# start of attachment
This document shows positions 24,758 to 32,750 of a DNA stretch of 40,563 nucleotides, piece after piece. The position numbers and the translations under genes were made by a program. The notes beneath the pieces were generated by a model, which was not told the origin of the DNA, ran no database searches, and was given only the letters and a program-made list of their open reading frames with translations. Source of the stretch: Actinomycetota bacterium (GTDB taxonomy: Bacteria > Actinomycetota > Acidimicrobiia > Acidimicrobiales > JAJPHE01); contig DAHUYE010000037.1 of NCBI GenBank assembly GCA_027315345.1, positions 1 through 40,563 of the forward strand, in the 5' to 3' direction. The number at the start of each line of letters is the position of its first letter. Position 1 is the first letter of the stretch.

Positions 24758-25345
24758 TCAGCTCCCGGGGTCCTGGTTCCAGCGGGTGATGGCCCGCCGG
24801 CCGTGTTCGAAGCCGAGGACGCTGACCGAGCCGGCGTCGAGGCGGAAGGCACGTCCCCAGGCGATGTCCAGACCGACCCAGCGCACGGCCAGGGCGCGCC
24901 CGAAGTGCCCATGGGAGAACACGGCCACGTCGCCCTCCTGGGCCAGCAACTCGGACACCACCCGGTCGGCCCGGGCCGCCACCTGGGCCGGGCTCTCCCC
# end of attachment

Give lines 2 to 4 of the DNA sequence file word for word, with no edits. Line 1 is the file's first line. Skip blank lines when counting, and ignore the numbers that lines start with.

Positions 24758-25345
24758 TCAGCTCCCGGGGTCCTGGTTCCAGCGGGTGATGGCCCGCCGG
24801 CCGTGTTCGAAGCCGAGGACGCTGACCGAGCCGGCGTCGAGGCGGAAGGCACGTCCCCAGGCGATGTCCAGACCGACCCAGCGCACGGCCAGGGCGCGCC